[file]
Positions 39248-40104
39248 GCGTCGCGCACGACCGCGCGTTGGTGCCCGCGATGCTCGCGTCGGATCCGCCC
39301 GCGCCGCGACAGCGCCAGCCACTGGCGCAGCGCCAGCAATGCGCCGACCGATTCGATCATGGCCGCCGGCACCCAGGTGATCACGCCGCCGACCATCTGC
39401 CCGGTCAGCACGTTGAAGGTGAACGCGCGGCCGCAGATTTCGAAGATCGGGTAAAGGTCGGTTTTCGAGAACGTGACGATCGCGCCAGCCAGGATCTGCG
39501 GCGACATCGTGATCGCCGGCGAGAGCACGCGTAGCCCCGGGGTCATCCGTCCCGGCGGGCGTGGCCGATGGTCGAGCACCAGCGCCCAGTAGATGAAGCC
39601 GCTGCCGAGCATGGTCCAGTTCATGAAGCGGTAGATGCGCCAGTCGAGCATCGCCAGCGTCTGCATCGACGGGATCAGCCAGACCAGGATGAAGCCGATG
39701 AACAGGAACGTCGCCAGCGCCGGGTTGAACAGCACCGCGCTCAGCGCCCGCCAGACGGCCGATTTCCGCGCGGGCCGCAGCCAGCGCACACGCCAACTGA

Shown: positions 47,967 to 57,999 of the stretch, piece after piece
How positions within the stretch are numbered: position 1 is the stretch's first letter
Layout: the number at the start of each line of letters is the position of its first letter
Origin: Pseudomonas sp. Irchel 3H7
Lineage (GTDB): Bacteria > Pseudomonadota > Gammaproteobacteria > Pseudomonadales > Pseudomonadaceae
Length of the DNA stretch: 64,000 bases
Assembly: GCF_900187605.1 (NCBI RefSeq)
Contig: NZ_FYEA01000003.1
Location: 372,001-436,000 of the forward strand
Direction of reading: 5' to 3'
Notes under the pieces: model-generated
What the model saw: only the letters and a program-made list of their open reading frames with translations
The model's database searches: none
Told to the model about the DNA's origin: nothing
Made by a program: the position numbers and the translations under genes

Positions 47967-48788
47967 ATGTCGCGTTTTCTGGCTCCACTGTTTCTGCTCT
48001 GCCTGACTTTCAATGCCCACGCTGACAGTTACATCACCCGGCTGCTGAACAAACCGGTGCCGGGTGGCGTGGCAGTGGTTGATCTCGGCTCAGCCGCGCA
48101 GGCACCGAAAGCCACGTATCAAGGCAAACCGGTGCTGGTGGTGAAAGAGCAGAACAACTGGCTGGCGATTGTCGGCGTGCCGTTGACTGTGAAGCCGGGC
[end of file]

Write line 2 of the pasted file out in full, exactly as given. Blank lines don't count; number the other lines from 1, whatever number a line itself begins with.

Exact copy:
39248 GCGTCGCGCACGACCGCGCGTTGGTGCCCGCGATGCTCGCGTCGGATCCGCCC